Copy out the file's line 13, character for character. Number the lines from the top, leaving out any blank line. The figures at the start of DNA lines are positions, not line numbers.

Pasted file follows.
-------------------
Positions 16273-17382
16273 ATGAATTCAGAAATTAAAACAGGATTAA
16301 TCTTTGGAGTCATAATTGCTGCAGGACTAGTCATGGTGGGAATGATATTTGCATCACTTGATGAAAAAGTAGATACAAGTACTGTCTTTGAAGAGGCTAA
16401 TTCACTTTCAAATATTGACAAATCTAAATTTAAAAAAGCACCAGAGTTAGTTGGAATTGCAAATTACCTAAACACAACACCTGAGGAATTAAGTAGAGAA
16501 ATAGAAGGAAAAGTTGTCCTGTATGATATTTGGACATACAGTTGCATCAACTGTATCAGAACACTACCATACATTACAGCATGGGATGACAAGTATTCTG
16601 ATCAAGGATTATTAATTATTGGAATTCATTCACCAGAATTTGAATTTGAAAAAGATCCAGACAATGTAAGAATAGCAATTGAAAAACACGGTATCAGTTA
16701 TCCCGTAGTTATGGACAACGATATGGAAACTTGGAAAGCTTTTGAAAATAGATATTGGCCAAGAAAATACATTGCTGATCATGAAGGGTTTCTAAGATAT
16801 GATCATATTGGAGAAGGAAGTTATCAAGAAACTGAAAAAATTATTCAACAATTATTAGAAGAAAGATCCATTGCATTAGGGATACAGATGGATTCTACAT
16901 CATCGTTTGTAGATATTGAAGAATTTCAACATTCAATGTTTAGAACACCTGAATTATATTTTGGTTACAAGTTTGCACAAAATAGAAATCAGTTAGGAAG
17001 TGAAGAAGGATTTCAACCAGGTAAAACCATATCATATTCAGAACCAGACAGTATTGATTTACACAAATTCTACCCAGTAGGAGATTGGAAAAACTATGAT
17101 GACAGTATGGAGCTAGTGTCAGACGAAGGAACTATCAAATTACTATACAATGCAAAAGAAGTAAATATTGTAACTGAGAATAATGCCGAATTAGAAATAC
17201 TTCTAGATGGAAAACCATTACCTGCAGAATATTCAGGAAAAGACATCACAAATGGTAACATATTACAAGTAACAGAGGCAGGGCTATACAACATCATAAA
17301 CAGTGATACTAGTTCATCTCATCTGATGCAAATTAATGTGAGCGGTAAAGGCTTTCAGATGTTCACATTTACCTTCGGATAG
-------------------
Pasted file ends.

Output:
17301 CAGTGATACTAGTTCATCTCATCTGATGCAAATTAATGTGAGCGGTAAAGGCTTTCAGATGTTCACATTTACCTTCGGATAG